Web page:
Updating A C Extension For Ruby 1.9.1

One of my favourite C extensions for Ruby 1.8.6 is Mixology. Mixology makes it possible to dynamically mix and unmix modules from inheritance chains and can be used to do some very interesting things. Just some of the applications utilizing this kind of functionality include _why’s mixico,  the decorator pattern, and the state pattern.

Unfortunately Mixology has not yet been ported to 1.9.1. Nonetheless I’ve been wanting to try my hand at writing an extension for 1.9.1 and so I thought I’d give it a go.

The first thing to do when porting an extension from an earlier version of Ruby to Ruby 1.9.1 is to just try compiling it and examine the errors that result. I did the following in a shell:

# generate the Makefile (ensure that you use ruby19 not ruby 1.8.6 to do this)
ruby19 extconf.rb

# try to compile the extension
make

# output was:
mixology.c:31: error: ‘struct RClass’ has no member named ‘super’
mixology.c:38: error: ‘struct RClass’ has no member named ‘iv_tbl’
...
# and many more errors as above

From above, even though the compile failed it does not necessarily follow that all 1.8.6 extensions will fail to compile for 1.9.1. Indeed if the extension restricted itself to the public API (functions detailed in README.EXT) it should compile for 1.9.1 with no changes necessary.

Regarding the errors in the attempted compile above it is clear that the RClass struct has changed in 1.9.1. Here is what the RClass struct looked like in 1.8.6:

struct RClass {
    struct RBasic basic;
    struct st_table *iv_tbl;
    struct st_table *m_tbl;
    VALUE super;
};

And here is how it looks in 1.9.1:

struct RClass {
    struct RBasic basic;
    rb_classext_t *ptr;
    struct st_table *m_tbl;
    struct st_table *iv_index_tbl;
};

Note that the 1.9.1 struct also has a pointer to a rb_classext_t, so here is the struct for that:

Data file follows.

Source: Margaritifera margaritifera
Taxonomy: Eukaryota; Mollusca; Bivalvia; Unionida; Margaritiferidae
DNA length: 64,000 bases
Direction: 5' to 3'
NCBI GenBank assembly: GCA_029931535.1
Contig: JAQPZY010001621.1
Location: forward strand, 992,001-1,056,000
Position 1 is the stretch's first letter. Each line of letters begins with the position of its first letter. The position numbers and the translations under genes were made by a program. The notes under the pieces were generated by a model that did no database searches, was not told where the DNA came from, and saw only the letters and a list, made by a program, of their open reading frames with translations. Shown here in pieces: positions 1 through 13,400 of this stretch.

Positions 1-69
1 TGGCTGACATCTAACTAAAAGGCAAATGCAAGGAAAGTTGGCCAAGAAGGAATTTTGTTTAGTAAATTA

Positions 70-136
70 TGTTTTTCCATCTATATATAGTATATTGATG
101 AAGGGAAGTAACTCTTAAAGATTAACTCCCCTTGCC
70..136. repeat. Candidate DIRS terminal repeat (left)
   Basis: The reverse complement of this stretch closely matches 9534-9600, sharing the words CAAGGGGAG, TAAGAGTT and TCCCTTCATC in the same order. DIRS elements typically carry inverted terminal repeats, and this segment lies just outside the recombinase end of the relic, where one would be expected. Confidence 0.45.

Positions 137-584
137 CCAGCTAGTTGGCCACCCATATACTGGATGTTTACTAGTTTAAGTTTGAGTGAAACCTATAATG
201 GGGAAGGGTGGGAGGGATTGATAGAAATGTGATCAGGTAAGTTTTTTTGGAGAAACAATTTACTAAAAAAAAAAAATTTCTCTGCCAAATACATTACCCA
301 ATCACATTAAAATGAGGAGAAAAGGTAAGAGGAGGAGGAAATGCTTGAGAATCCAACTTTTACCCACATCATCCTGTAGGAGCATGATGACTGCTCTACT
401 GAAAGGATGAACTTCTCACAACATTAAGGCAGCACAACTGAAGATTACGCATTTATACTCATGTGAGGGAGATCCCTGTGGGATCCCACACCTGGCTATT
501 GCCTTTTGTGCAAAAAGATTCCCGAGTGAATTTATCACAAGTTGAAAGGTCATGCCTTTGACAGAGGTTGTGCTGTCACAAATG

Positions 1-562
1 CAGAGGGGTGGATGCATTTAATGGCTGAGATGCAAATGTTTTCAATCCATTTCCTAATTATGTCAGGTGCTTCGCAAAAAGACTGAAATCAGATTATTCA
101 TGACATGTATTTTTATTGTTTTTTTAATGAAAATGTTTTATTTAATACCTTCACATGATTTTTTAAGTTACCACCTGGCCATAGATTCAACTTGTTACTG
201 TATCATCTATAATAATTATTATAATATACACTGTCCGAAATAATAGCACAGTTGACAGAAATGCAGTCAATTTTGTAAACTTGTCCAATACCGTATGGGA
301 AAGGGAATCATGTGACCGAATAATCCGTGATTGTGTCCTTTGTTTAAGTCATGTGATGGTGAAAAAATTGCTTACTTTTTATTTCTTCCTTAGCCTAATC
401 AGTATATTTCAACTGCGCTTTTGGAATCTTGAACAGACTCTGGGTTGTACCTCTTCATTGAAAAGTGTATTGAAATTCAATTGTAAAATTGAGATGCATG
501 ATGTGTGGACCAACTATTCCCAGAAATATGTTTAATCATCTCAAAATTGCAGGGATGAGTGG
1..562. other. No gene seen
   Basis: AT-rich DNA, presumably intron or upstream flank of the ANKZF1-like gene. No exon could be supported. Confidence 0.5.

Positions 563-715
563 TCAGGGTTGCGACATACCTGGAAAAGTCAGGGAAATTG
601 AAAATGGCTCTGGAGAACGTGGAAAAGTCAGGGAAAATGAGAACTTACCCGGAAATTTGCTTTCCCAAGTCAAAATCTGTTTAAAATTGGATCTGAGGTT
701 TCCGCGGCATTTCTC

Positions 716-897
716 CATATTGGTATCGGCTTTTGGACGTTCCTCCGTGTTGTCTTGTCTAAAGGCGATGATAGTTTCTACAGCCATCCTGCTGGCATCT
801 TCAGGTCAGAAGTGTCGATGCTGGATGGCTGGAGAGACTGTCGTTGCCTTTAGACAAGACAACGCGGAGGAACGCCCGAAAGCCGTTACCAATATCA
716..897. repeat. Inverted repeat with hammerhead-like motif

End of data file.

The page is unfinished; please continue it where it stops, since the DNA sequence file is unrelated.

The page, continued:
typedef struct {
    VALUE super;
    struct st_table *iv_tbl;
} rb_classext_t;

One of the lines in mixology.c which resulted in the compilation error was this:

RCLASS(klass)->super = RCLASS(RCLASS(klass)->super)->super;

Looking at the 1.9.1 structs it is clear why we got the error we did; ‘super’ is now located in the rb_class_ext_t struct and not directly in RClass. We can rewrite the code above to compatible 1.9.1 as follows:

RCLASS(klass)->ptr->super = RCLASS(RCLASS(klass)->ptr->super)->ptr->super;

The above code compiles fine in 1.9.1 but is unwieldy to say the least. Luckily 1.9.1 comes with a bunch of handy macros that make our lives alot easier, here are a few of them:

#define RCLASS_IV_TBL(c) (RCLASS(c)->ptr->iv_tbl)
#define RCLASS_M_TBL(c) (RCLASS(c)->m_tbl)
#define RCLASS_SUPER(c) (RCLASS(c)->ptr->super)

Using the macros we can rewrite the 1.9.1 code to the following:

RCLASS_SUPER(klass) = RCLASS_SUPER(RCLASS_SUPER(klass));

Which is much easier to read.

Unfortunately 1.8.6 does not come with equivalent macros to the above so our 1.9.1 compatible code wont work for 1.8.6. This is annoying because it means we have to potentially write two versions of our extension.

However we can avoid this situation by a judicious use  of preprocessor macros and conditional compilation:

/* define 1.8.6 versions of the 1.9.1 macros if we are compiling
   for 1.8.6  */
#ifndef RUBY_19
# define RCLASS_M_TBL(c) (RCLASS(c)->m_tbl)
# define RCLASS_SUPER(c) (RCLASS(c)->super)
# define RCLASS_IV_TBL(c) (RCLASS(c)->iv_tbl)
#endif

Using the above and a few other similar constructs we can have a single mixology.c that supports both 1.8.6 and 1.9.1 Ruby versions.

Note we must define the RUBY_19 macro if we are compiling for 1.9.1; we do this in extconf.rb:

require "mkmf"

if RUBY_VERSION =~ /1.9/ then
    $CPPFLAGS += " -DRUBY_19"
end
create_makefile "mixology"

And here is the complete 1.8.6 and 1.9.1 compatible source code for mixology.c:
(click HERE for the github project)

#include "ruby.h"

/* cannot use ordinary CLASS_OF as it does not return an lvalue */
#define KLASS_OF(c) (RBASIC(c)->klass)

/* macros for backwards compatibility with 1.8 */
#ifndef RUBY_19
# define RCLASS_M_TBL(c) (RCLASS(c)->m_tbl)
# define RCLASS_SUPER(c) (RCLASS(c)->super)
# define RCLASS_IV_TBL(c) (RCLASS(c)->iv_tbl)
#endif

#ifdef RUBY_19
static VALUE
class_alloc(VALUE flags, VALUE klass)
{
    rb_classext_t *ext = ALLOC(rb_classext_t);
    NEWOBJ(obj, struct RClass);
    OBJSETUP(obj, klass, flags);
    obj->ptr = ext;
    RCLASS_IV_TBL(obj) = 0;
    RCLASS_M_TBL(obj) = 0;
    RCLASS_SUPER(obj) = 0;
    RCLASS_IV_INDEX_TBL(obj) = 0;
    return (VALUE)obj;